Hereditary and acquired antithrombin deficiency: epidemiology, pathogenesis and treatment options.
ABSTRACT Antithrombin is a glycoprotein critical to the regulation of coagulation. Its primary action is the inhibition of the activated coagulation factors IIa (thrombin) and Xa. In addition there is growing evidence to suggest that antithrombin also plays a role in the inhibition of inflammation within the environment of the vascular endothelium. Reduced plasma antithrombin may result from congenital deficiency or arise secondarily from a range of disorders such as liver dysfunction, premature infancy and sepsis, or as a result of interventions such as major surgery or cardiopulmonary bypass. Congenital antithrombin deficiency is the most clinically important of the inherited thrombophilias resulting in thrombosis in the majority of those affected. The challenge in managing these patients is preventing potentially life-threatening thrombosis, while minimising the equally significant risk of haemorrhage associated with long-term anticoagulation. This is achieved in the first instance by identifying high-risk episodes such as surgery, immobility and pregnancy for which prophylactic anticoagulation can be used in the short term. Prophylaxis for such periods is best provided by the use of low molecular weight heparin (LMWH) with substitution by or addition of antithrombin concentrate in particularly high-risk circumstances. In the case of pregnancy, antithrombin concentrate is often used around the time of birth when LMWH may increase the risk of post-partum haemorrhage. As patients with congenital antithrombin deficiency get older so their thrombotic risk gradually increases and for many patients long-term anticoagulation becomes unavoidable because of recurrent episodes of venous thromboembolism. There has been much interest in the role of antithrombin deficiency in the setting of sepsis and the critically ill patient where there is a clear correlation between severity of illness and degree of antithrombin reduction. It is not clear yet, however, to what extent the depletion of antithrombin affects the clinical condition of such patients. A number of trials have investigated the use of antithrombin as a treatment in the intensive care setting with the overall conclusion being that there is some benefit to its use but only if large supra-physiological doses are used. It has also become clear that the concurrent use of any form of heparin removes whatever benefit may be derived from antithrombin treatment in this setting. Until recently, antithrombin replacement was only available as a pooled plasma-derived product, which despite effective viral inactivation still carries an uncertain risk of transfusion transmitted infection. A recombinant antithrombin product now under investigation, and recently licensed in Europe, may provide a useful alternative treatment option.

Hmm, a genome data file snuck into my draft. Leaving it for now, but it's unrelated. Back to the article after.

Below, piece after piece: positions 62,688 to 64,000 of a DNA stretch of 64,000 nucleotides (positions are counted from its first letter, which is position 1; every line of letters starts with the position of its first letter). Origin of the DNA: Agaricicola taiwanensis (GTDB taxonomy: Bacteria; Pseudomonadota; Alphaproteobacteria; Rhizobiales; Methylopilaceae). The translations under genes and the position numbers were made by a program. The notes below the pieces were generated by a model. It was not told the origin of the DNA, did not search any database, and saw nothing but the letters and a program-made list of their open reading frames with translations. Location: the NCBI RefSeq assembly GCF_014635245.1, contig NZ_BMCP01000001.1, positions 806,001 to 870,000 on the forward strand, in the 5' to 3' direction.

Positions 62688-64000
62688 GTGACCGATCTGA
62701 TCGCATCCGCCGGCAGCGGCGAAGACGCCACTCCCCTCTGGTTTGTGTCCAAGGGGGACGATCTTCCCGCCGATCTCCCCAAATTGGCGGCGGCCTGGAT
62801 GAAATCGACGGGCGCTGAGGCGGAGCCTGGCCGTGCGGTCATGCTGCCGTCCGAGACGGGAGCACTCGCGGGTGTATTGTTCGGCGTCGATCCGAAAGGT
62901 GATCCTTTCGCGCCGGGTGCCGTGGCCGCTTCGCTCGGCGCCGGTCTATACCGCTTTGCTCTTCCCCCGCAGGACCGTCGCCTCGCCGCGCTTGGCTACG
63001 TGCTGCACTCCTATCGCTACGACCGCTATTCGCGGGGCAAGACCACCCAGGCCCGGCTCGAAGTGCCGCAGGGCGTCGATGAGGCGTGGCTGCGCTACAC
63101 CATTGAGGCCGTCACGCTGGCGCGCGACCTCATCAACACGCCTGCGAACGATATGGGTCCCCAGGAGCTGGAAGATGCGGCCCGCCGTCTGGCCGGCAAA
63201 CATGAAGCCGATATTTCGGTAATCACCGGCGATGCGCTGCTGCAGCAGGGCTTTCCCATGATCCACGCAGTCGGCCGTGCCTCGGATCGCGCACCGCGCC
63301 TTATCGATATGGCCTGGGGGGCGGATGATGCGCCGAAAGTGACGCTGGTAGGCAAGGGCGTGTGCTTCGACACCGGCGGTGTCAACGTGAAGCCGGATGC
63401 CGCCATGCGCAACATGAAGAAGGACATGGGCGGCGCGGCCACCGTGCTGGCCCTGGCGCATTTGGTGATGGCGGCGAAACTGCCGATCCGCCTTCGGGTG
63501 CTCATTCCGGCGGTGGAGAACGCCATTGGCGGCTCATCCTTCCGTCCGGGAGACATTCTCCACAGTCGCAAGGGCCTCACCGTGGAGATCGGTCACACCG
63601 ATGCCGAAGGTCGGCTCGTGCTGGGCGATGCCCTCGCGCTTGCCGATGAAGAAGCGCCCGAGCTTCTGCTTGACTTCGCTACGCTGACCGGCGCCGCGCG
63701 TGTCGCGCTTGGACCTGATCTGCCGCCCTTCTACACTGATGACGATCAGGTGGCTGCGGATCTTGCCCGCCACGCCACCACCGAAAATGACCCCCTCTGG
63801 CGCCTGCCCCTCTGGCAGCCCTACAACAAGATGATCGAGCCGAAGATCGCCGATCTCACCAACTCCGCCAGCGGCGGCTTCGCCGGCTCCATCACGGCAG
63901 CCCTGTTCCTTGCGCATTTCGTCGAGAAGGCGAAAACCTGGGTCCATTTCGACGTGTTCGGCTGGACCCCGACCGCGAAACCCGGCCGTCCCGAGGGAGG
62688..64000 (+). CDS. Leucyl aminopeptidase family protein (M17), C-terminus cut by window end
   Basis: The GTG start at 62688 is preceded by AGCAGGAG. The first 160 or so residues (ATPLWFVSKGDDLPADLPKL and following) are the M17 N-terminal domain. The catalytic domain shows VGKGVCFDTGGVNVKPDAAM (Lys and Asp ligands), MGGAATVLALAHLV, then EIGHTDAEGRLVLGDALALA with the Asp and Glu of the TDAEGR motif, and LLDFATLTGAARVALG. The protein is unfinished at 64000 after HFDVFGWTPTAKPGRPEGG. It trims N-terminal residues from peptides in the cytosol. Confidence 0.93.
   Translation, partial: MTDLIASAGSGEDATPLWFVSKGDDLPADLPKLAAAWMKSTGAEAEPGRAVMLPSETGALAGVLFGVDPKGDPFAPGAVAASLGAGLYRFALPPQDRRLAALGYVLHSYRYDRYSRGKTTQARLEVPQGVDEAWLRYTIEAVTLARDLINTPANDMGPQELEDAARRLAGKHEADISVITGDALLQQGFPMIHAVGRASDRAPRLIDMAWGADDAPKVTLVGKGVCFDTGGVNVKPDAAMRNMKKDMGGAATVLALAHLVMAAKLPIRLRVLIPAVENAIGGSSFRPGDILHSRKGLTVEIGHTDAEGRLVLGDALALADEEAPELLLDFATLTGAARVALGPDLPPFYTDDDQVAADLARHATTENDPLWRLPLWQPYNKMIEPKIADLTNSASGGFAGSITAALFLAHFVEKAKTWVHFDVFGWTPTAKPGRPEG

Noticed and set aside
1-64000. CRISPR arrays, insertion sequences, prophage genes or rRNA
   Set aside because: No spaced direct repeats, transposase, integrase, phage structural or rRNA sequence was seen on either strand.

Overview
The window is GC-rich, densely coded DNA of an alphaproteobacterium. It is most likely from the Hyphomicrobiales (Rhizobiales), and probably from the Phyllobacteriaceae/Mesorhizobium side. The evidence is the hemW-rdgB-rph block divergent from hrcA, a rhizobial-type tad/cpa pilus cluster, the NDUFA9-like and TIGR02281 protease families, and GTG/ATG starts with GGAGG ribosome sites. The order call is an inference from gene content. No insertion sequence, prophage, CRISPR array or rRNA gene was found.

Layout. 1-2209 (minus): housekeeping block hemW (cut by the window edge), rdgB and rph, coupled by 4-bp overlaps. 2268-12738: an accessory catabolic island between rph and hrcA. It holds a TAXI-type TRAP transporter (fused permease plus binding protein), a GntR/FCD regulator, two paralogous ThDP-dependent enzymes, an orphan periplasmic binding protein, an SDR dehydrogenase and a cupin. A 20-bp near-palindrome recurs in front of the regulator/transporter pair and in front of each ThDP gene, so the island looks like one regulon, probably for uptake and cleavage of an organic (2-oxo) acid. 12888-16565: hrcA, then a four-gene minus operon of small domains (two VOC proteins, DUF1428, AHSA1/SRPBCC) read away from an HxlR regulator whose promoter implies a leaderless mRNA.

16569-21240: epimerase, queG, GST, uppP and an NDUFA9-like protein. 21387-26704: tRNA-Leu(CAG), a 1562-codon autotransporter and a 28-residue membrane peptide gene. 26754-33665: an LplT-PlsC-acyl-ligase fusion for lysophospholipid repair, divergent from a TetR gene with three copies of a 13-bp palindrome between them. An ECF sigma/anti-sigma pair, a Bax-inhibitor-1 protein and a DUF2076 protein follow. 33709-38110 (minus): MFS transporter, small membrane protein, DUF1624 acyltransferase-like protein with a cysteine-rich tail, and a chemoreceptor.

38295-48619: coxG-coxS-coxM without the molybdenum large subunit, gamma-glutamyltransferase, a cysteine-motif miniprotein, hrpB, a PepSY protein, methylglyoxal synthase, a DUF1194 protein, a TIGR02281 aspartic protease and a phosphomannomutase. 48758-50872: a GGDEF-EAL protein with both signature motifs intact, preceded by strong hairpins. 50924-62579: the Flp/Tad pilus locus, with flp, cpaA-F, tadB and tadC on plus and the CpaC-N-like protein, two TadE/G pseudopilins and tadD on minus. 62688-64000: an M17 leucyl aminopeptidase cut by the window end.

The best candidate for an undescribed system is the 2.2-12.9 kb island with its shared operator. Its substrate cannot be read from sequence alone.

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- "Developmentally, neonates and young infants have lower physiologic levels of circulating plasma AT that reach adult levels by about 6 months of age. AT levels can also decline with acquired conditions such as active thrombosis, sepsis, liver dysfunction, and cardiopulmonary bypass . In addition, pharmacokinetic distribution of LMWH such as dalteparin in infants as a result of binding to non-AT proteins, although lower than UFH, may lead to underestimation of measured anti- Xa activity achieved per dose of heparin . "